Dumbledore's gayness, Hermione's blackness, Muggles inside and outside the reader's knowledge. Rowling hasn't yet done anything about fat-shaming and body image: her narrative is stuffed full of mockery of fat people and eating habits in the most traditional of ways, including the violent glutton Dudley who picks on young Harry, Dudley's fat father, and the fat Crabbe and Goyle characters at Hogwarts, whose avaricious approach to food gets them in humorous trouble. The positive body image movement, if it gains traction, could force Rowling to begin arguing that the overweight groundskeeper Hagrid is a positive portrayal of the large.
Like all destructions of identity, the collective destruction of Hogwarts' past is bad not only for what was, but what is. After all, if Hermione is and always was African in 2015, her experiences as such a person were therefore utterly marginalized throughout the entire narrative. When Draco called her a "mudblood," it was not merely a wizarding slur, but a racial slur, and her entire social structure, along with the school administration, failed to even acknowledge the slur, let alone to support Hermione, or address the racial implications in its punishment of Draco or work with other students involved. If Dumbledore is and always was sexually attracted exclusively to men, similarly, then homosexuality is an utterly worthless and unimportant part of a person's identity and existence. In the 2010s, it seemed cool and hip to a simpleton to do so, whereas in the 1990s (and with much less social clout), that same simpleton would think it was too edgy or gross, as well as inappropriate for children, to make such a suggestion--if she'd even thought of it in the first place. Her abject blindness to the issue, paired with her later hypervigilance on the issue, proves her to be a coward, as well as not an artist. Retroactively outing Dumbledore harms homosexuals, incentivizing a level of closeting such that no one would or could or should know during seven years and thousands of pages of intimate acquaintance.
The "muggles don't know" and "muggles do actually know" switch is similar, though less emotional to the homosexually-touchy populace of modern Terra. Wizards can cure diseases with simple spells, and wizards can conjure nourishing food from thin air. When the wizarding community must keep secret from the muggle community due to Complicated Reasons, there's an excuse for millions of muggles dying from starvation or terrible diseases, or suffering paralysis, or other conditions which a handful of wizards could easily remedy in a few days. If those Complicated Reasons don't exist, though, and "muggle politicians" actually do know about the wizarding community, then--like God the disinterested clockmaker--how moral is the wizarding community for permitting muggle infants to die in ventilators (or to need ventilators at all), or children to die of tuberculosis or starvation, et cetera? Rowling was too stupid to contemplate how making the Ministry of Magic connected to the muggle government ministries would raise those questions, so her retroactive adjustment of the narrative's world was, again, not only inartistic and cowardly, but produces a level of reprehensibility in her characters that is truly deistic in scope. Specifically, their second-graders can end world hunger with the wave of a hand. Were Rowling a libertarian elitist, as she somewhat clumsily (and unwittingly) presented herself while initially fantasizing about her magical world, she would be prepared to justify such concepts; as a bureaucratic international socialist, though, the backbone of her project is unable to support itself except through wishful blindness.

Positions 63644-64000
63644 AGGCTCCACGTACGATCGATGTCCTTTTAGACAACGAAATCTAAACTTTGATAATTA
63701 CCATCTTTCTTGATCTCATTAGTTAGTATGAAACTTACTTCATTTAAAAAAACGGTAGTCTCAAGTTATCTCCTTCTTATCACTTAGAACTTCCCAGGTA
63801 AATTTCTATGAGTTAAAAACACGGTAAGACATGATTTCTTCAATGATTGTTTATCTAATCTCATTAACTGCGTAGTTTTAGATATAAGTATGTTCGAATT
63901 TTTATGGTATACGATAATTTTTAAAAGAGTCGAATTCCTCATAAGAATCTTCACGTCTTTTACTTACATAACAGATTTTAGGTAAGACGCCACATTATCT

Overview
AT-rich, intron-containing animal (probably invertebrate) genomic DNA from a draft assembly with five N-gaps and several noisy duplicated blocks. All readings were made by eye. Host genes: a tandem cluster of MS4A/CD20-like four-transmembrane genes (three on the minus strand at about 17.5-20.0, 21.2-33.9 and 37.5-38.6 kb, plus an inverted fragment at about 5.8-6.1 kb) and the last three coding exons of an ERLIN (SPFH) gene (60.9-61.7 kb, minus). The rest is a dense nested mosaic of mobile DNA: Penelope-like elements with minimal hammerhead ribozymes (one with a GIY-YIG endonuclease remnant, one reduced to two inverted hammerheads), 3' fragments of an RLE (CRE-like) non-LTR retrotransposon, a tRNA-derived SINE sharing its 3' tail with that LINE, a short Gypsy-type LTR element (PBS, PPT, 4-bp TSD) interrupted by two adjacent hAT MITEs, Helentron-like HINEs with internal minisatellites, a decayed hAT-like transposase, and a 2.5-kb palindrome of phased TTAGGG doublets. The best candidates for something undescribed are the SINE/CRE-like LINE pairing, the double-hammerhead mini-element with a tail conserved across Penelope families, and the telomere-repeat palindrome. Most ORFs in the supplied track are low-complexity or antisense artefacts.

In Part 1, we discussed Dostoevsky, Demons, and nihilism, and the destruction of immemoriality and morality incumbent upon one who wishes to end beginnings. Throughout the Potter Period, in both the E.U.'s and Rowling's Terras, we've seen the ways that people try to combine the mutually incompatible--no, not "Europeans" and "refugees," but rather, literally incompatible things, such as "white cis patriarchal exclusive secret prep school" and "multikulti pansexual universalist safe space." The incompatibility has its own little funnies about it, just like when someone tries to combine "feminism" with "Islam," but those funnies are simple and superficial. What should interest us here is not that people try to combine incompatible ideas in the Potter Period, but rather, the need those people feel for drawing upon deep blood tradition in order to do so. Rowling's hypocritical madness is laughable, yet also tragic, in that her current self sprang out of a form of tradition she would later reject. And its popularity--the millions of carefully guided consumers who've ridden Potter through extended childhoods, approaching world politics and their own reproduction from that perspective--drew from that same source: an exclusive mountain retreat for the well-blooded rich. This speaks to the dirty secrets of today's nihilisms, reminding us that relativity, communism, and multikulti are actually elitism at heart, for it takes a person sufficiently empowered to control groupthink in order to draw meaning from a Rothko or a Rowling, and to rewrite and replace the past perspectives of so many eager supplicants.